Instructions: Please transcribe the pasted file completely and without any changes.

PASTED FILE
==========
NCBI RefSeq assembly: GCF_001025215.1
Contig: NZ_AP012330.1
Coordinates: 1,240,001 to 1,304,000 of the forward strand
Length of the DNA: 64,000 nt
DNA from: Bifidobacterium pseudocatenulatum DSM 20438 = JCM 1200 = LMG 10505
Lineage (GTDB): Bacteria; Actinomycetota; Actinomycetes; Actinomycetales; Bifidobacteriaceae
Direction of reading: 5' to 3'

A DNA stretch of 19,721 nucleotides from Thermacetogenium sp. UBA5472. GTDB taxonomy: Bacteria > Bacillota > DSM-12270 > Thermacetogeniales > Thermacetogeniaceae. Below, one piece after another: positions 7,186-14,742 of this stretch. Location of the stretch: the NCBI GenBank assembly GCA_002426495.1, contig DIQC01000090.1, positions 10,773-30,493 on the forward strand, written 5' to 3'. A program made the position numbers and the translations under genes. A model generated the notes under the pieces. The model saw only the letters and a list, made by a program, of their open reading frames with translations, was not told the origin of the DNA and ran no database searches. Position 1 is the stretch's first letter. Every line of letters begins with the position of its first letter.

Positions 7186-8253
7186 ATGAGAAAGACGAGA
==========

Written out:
NCBI RefSeq assembly: GCF_001025215.1
Contig: NZ_AP012330.1
Coordinates: 1,240,001 to 1,304,000 of the forward strand
Length of the DNA: 64,000 nt
DNA from: Bifidobacterium pseudocatenulatum DSM 20438 = JCM 1200 = LMG 10505
Lineage (GTDB): Bacteria; Actinomycetota; Actinomycetes; Actinomycetales; Bifidobacteriaceae
Direction of reading: 5' to 3'

A DNA stretch of 19,721 nucleotides from Thermacetogenium sp. UBA5472. GTDB taxonomy: Bacteria > Bacillota > DSM-12270 > Thermacetogeniales > Thermacetogeniaceae. Below, one piece after another: positions 7,186-14,742 of this stretch. Location of the stretch: the NCBI GenBank assembly GCA_002426495.1, contig DIQC01000090.1, positions 10,773-30,493 on the forward strand, written 5' to 3'. A program made the position numbers and the translations under genes. A model generated the notes under the pieces. The model saw only the letters and a list, made by a program, of their open reading frames with translations, was not told the origin of the DNA and ran no database searches. Position 1 is the stretch's first letter. Every line of letters begins with the position of its first letter.

Positions 7186-8253
7186 ATGAGAAAGACGAGA